Nutrition-wise blog

Physical activity is key to healthy aging

By Katherine Zeratsky, R.D., L.D. July 29, 2016

Life holds few guarantees. One thing you can count on, though, is that if you're alive you're aging.

An important factor in determining how well you age is how physically active you are. The Centers for Disease Control and Prevention list these benefits of physical activity:

  • Weight control
  • Reduced risk of chronic diseases such as heart disease, metabolic syndrome, some cancers and type 2 diabetes
  • Stronger bones and muscles
  • Improved mood and mental health
  • Reduced risk of falls
  • Improved ability to perform tasks of daily living
  • Increased longevity

The current physical activity recommendations are 150 minutes of moderate intensity or 75 minutes of vigorous activity per week or an equivalent combination of moderate and vigorous activity. A whopping 60 percent of older adults don't meet these activity recommendations. Are you one of them?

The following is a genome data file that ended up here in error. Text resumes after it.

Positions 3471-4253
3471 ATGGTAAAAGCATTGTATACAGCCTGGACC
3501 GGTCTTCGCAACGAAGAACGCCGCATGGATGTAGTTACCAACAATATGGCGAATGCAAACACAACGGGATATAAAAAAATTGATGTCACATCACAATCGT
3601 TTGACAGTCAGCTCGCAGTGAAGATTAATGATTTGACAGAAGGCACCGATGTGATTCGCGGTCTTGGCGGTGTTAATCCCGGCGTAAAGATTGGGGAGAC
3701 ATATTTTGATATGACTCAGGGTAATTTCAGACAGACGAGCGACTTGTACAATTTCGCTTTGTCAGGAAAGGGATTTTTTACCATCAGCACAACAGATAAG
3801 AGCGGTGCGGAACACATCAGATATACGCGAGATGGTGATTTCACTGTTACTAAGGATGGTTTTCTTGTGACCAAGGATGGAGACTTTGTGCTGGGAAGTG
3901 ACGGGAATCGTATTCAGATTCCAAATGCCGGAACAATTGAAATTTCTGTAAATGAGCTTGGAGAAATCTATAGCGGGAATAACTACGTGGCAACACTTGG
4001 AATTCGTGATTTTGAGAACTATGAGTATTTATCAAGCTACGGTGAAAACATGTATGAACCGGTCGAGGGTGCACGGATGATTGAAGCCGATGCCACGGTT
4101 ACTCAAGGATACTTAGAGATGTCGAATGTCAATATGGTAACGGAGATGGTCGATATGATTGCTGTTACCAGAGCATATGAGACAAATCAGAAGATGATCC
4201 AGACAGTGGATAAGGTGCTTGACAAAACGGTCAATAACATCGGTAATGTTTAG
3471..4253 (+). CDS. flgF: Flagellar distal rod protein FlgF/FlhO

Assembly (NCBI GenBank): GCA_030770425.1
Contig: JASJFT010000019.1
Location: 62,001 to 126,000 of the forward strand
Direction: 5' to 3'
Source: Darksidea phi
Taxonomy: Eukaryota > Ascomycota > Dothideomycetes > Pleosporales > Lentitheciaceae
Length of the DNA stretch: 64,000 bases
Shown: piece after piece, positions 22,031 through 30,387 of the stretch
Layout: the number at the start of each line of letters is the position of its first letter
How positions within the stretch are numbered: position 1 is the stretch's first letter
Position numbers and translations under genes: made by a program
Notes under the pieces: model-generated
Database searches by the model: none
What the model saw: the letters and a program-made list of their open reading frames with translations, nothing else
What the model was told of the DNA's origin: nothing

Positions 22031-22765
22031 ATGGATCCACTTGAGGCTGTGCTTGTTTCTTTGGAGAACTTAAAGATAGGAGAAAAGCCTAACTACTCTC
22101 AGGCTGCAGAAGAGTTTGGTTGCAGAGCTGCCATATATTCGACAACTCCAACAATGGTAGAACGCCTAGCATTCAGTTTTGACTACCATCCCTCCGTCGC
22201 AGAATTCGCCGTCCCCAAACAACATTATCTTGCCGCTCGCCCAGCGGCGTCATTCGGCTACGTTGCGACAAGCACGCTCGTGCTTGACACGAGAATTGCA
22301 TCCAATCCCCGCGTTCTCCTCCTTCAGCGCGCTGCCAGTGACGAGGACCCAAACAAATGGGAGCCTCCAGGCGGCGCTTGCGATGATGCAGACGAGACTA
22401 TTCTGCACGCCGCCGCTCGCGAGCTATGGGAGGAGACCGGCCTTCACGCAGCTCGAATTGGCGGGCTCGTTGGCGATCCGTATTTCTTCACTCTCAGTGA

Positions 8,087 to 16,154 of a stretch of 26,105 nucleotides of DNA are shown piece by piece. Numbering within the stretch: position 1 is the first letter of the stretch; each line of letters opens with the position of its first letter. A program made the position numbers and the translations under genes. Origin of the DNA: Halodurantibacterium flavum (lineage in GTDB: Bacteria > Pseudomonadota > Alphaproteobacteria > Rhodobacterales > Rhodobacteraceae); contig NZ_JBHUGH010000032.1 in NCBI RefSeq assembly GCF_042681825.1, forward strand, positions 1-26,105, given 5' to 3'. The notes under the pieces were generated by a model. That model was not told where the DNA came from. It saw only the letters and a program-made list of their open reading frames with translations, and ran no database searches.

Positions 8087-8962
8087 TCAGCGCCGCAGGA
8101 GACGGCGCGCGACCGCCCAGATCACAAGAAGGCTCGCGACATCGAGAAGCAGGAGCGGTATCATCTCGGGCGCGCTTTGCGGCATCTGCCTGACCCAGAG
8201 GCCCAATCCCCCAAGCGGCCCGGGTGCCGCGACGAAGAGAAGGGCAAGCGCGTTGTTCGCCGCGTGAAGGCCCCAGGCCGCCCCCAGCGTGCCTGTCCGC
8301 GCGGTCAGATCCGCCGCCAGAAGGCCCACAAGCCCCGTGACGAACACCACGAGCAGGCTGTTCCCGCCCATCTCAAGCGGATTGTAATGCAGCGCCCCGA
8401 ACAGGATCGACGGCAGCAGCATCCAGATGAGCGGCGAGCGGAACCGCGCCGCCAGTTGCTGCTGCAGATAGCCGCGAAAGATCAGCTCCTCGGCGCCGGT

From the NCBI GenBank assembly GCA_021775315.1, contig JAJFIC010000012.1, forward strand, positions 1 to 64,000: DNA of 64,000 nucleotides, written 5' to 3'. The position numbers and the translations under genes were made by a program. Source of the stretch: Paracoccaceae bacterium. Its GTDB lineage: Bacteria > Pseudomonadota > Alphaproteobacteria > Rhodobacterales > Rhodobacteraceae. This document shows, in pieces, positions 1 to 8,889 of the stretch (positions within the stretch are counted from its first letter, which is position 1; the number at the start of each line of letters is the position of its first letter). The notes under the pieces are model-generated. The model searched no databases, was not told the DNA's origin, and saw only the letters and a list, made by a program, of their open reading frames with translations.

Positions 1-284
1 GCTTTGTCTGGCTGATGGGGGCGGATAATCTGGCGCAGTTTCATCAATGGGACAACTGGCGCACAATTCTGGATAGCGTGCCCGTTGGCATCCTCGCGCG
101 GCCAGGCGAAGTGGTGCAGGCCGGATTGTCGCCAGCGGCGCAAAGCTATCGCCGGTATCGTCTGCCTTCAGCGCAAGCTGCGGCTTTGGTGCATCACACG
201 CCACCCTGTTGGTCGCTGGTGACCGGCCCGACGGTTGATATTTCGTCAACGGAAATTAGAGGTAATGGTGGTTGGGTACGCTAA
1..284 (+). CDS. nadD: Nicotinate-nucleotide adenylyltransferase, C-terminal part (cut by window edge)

Does this level of activity sound like more than you can do?

Don't worry. New evidence suggests that just 15 minutes a day of moderate to vigorous physical activity reduces mortality by 22 percent. Of course, there are added benefits as time is increased.

What are some moderate–intensity and vigorous-intensity activities?


  • Walking briskly (3 miles per hour or faster)
  • Water aerobics
  • Bicycling slower than 10 miles per hour
  • Tennis (doubles)
  • Ballroom dancing
  • General gardening


  • Race walking, jogging or running
  • Swimming laps
  • Bicycling 10 miles an hour or faster
  • Tennis (singles)
  • Aerobic dancing
  • Heavy gardening (continuous digging or hoeing)

Certain health conditions may require a check-in with your doctor before you begin physical activity. So talk with your doctor and make a plan to get moving. Start slow and gradually add time and intensity as you're able.

Keep your goals reasonable. Remember that when the focus is your health, some activity is better than no activity.

July 29, 2016